The railroad used as part of the 1883 film set was established in 1881 and is a popular destination for tourists looking to take a tour of East Texas’ well known piney woods. The railroad is still being used by a restored train pulled by steam locomotives and can be reached by driving along the US Highway 84 E and then turning down Park Road 76. Make sure to charge your cameras and bring plenty of sunscreen when going out to visit this scenic and sunny location!
The standoff scene in 1883
6666 Ranch, Guthrie
After being catcalled by two men, a clearly distraught Elsa pulls a gun out on the men, to which they reply by also pulling a gun out on Elsa. Challenging her character to shoot at them, the men jeer her on, claiming that although she can pull the trigger, it's more difficult to do than she thinks.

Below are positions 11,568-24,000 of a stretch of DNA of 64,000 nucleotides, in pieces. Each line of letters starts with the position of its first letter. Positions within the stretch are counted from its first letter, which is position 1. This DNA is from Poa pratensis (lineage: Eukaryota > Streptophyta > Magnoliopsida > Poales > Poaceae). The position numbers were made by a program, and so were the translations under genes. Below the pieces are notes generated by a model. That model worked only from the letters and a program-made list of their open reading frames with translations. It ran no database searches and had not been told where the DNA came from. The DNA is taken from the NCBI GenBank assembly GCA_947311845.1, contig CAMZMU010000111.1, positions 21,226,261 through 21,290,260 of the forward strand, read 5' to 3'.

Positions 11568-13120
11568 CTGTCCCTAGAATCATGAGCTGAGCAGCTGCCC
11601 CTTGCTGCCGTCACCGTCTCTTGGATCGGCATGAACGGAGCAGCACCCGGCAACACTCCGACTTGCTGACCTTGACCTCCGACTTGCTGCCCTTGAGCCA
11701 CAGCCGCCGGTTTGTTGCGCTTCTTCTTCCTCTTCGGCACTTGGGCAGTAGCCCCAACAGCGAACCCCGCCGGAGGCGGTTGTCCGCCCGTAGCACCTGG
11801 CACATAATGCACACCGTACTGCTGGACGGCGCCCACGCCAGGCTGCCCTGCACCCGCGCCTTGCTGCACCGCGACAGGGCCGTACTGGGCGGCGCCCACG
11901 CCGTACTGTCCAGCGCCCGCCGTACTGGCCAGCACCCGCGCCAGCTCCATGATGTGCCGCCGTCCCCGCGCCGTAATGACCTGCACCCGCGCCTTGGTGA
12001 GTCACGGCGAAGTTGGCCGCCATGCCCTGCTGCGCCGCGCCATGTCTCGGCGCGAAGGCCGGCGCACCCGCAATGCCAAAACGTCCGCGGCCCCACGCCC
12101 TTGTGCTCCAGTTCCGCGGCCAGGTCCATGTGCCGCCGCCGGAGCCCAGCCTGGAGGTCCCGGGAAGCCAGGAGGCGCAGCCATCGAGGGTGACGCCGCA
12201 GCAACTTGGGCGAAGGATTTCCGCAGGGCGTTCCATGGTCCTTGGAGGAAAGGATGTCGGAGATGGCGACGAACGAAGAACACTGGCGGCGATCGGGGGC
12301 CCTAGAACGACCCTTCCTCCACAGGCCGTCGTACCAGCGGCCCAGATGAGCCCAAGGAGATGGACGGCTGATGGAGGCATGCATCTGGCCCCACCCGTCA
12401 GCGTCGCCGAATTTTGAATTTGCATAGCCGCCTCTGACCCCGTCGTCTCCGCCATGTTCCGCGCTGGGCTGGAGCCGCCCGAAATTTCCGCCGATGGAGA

James Dutton comes to diffuse the situation in the nick of time, by pointing the barrel of his gun at the man and saying, “It comes real natural to me.” Phased by a man that has clearly pulled the trigger before, the two men back off, and after they leave, James gets angry at Elsa mentioning that “You don’t point this at anyone unless you plan on using it.”
What better way to portray this scene at Doan’s Crossing than at the famous 6666 Ranch located in Guthrie? The ranch is well known for pioneering Texas ranching and has seen its fair share of films and series being shot on-site, with the 1883 production being the latest addition. To get to this famous location, you might have to drive a bit on US Highway 82 before seeing anything as the ranch has over 250,000 acres of land. However, the ranch is very scenic, and you can see the accumulation of efforts put into the ranch over the course of 150 years.